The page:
6 Reasons Why Japan Needs To Be Your Next Travel Destination

Over 140 million people live on the distinctive islands that make up the Japanese archipelago, a unique place filled with ancient bamboo forests and snow-capped mountains where one moment you’re bathing in an onsen next to a red-faced monkey and the next watching robots fight each other in Tokyo. The collision of the ultra-modern and centuries of culture makes any visit to Japan feel like you’ve stepped into a strange but somehow familiar new world. Luckily, budget airfares have made Japan far more accessible, which means it’s high time you went and discovered it for yourself. Here’s what awaits.

Photo c/o Eric (Flickr)

1. The Sushi: Caught At 3am, Auctioned At 5am, On The Plate By 7am

The Japanese take their fish seriously. Very seriously. Each and every day, Monday to Sunday, tuna fisherman begin the gruelling task of catching fresh fish, getting it into the Tsuksiji Fish Markets at the heart of Tokyo and auctioning it off to the highest bidder, from where it ends up on restaurant plates.

It’s not uncommon to see menus boasting that their fish is bought daily from the market. For the ambitious traveller, head to Tsuksiji at some ungodly hour of the morning (such as 2am) to join the queue and watch this loud Japanese ritual take place: be warned, places are limited, and the market is a very happening place.

2. The Trains: Osaka One Minute, Kyoto The Next – Literally

The bullet train – the world’s fastest train in the 1960s – was a Japanese invention like no other. Racing up and down the country, the Shinkansen (as it’s officially known) is a futuristic high-speed train that runs through most of the country, whizzing along at speeds up to 320 km/h. That’s seriously fast. It takes just 13 minutes to travel from Osaka to Kyoto, and less than 3 hours express from Osaka to Tokyo, the country’s two largest cities, which are 500 kilometres apart.

It’s not just the intercity trains that are world leaders in transportation either. With clockwork precision, Tokyo’s spaghetti bowl of railway lines propel people through the city in dizzyingly intense proportions. Head to Shinjuku Station at 8am to see what rush hour really means, and witness station staff pushing commuters onto trains so the doors can close on time.

Kinkaku-ji-Temple in Kyoto. Photo c/o-sorimachi

3. The Temples: So Much Zen

Japanese temples and their manicured gardens are some of the most ornate and tranquil spaces you will ever find. These Shinto and Buddhist temples bear their own unique history and come in all shapes and sizes, from those built on water (Miyajima, near Hiroshima), to those in the dense urban jungle (Hozen-ji, Osaka), and extending as far as mountaintops (Mount Koya). Take a trip to Kyoto to marvel at the Golden Pavillion, or hike up a mountain under the thousands of Torii leading from the iconic Inari Shrine. When visiting temples remember that etiquette is important. There are a series of rituals that need to be carried out when approaching spiritual places and it’s best to observe the locals.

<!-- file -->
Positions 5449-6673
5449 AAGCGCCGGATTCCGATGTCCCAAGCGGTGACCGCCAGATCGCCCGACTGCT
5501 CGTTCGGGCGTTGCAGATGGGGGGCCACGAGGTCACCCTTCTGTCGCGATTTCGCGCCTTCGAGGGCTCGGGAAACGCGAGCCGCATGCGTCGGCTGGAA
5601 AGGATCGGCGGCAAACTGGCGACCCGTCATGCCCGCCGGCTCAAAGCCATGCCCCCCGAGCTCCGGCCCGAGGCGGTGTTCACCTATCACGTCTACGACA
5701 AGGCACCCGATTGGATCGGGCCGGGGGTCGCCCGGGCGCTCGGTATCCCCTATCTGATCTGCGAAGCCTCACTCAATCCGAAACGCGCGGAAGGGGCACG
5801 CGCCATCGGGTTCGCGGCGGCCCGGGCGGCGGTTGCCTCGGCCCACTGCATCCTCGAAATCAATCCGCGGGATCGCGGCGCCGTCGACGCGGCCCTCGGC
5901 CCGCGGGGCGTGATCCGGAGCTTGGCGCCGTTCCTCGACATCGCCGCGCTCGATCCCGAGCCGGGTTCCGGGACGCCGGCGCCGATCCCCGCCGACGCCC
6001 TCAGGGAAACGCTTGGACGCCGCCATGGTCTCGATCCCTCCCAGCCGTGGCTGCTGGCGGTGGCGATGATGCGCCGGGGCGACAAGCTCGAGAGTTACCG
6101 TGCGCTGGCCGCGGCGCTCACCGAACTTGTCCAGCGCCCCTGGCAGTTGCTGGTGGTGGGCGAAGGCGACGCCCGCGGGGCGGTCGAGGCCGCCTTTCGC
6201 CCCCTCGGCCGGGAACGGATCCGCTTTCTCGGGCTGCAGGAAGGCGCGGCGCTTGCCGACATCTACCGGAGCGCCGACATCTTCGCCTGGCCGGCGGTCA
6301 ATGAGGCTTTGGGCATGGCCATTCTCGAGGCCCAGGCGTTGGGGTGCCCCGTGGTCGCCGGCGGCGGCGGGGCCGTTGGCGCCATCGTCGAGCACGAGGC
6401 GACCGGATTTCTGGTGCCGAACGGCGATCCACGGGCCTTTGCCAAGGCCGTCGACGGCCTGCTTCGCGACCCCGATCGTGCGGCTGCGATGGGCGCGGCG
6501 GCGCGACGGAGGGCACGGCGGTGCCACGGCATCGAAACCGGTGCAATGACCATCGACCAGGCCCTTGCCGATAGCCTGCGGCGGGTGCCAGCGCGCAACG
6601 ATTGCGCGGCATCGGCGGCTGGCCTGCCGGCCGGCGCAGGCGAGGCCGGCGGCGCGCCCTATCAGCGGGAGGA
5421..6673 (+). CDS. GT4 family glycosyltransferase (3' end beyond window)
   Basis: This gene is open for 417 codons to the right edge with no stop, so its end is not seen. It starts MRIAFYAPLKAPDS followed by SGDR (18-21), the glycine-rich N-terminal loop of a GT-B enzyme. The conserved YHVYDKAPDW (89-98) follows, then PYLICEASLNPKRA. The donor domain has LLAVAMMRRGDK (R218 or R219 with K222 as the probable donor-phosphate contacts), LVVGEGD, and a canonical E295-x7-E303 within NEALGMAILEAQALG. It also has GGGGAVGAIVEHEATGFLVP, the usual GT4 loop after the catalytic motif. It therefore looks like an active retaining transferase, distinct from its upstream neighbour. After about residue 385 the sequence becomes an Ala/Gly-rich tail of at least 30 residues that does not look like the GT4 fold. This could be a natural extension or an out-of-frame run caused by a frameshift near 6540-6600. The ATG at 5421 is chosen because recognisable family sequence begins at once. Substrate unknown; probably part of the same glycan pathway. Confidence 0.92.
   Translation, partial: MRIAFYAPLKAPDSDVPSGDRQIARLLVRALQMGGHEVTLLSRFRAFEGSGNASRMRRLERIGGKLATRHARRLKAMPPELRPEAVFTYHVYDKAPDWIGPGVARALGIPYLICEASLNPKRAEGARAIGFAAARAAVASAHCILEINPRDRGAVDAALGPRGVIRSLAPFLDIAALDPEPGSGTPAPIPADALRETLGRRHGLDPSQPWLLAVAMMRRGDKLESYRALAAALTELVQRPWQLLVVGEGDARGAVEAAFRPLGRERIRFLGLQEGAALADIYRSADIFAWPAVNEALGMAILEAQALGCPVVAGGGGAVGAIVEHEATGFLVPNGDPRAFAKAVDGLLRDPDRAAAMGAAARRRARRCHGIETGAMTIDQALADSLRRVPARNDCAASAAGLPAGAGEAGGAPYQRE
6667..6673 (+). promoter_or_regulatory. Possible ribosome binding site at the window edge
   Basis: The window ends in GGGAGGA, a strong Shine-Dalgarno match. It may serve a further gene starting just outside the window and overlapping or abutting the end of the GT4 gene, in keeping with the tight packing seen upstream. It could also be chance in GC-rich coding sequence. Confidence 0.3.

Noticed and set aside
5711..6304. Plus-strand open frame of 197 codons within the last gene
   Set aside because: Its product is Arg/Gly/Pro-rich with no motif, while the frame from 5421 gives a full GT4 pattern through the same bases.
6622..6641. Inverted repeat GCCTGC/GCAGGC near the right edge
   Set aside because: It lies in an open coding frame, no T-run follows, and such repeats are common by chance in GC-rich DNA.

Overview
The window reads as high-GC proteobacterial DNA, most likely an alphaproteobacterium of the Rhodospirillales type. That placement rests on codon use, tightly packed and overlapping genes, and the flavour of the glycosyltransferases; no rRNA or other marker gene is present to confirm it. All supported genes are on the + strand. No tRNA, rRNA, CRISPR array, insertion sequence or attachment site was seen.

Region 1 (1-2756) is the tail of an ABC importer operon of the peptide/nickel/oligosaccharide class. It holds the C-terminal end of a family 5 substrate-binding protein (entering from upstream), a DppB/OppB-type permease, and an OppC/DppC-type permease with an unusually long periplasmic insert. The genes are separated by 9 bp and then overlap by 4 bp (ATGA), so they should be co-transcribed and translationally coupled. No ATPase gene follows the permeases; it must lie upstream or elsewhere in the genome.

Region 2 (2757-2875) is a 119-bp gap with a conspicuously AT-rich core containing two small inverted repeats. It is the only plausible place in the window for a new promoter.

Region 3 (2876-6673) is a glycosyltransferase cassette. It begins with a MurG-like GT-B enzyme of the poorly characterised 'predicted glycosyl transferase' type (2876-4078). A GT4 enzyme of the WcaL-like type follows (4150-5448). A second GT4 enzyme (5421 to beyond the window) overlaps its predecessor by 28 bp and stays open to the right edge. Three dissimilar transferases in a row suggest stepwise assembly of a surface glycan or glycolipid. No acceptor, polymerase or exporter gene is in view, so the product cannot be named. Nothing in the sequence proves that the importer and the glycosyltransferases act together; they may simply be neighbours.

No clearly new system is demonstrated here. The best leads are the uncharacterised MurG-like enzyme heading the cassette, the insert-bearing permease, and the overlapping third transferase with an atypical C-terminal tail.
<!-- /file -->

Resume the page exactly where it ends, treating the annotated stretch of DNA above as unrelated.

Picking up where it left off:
4. The History: War And Peace

Japan’s history is marked with significant, history-altering events that reminds visitors just how resilient the Japanese people really are. Take time out to learn about the disastrous impact of the Hiroshima and Nagasaki atomic bombings. Visit the A-Bomb dome in Hiroshima’s Peace Park, a moment in time forever preserved that will leave you touched.

Elsewhere, Japan has much to offer in the way of legends and stories. Learn how samurai and ninjas really fit into the Japanese equation on a visit to Tokyo’s Edo Museum, or travel to Kyoto – the epitome of old-school Japan, which boasts a modest imperial palace as well as a geisha district. Visit Gion in the early evening for your best chance at catching one of these rare cultural icons going about their job.

5. The Onsens: Dust Off Your Birthday Suit

What’s not to love about taking a nice relaxing bath with nothing but you and your birthday suit? Add in 10-15 other people (who you hopefully don’t know) and you have yourself a Japanese onsen. The traditional bathing experience, an onsen is a no clothes, gender segregated affair. Don your yakuta (robe) and sandals, say good bye to your phone, and pluck up the courage to take a skinny dip. Young and old will be there, and be assured that they will not stare (even if you happen to be the only gaijin in the building).

6. People and Culture: Where Good Manners Reign Supreme

Surpassing everything on this list is the extraordinary politeness with which the Japanese people conduct themselves. Observe as businessmen back away from each other bowing profusely. Watch carefully and you will notice a bag will never touch the floor or the seat of a train, only one’s lap. Helpful directions for the lost traveller are never too much to ask, and will no doubt be volunteered from time to time. Thankfully there are many online guides for navigating the tangle of etiquette in Japanese culture. The easiest ones to follow involve taking off your shoes at temples, not resting your chopsticks on your bowl, and always remembering to bow low.

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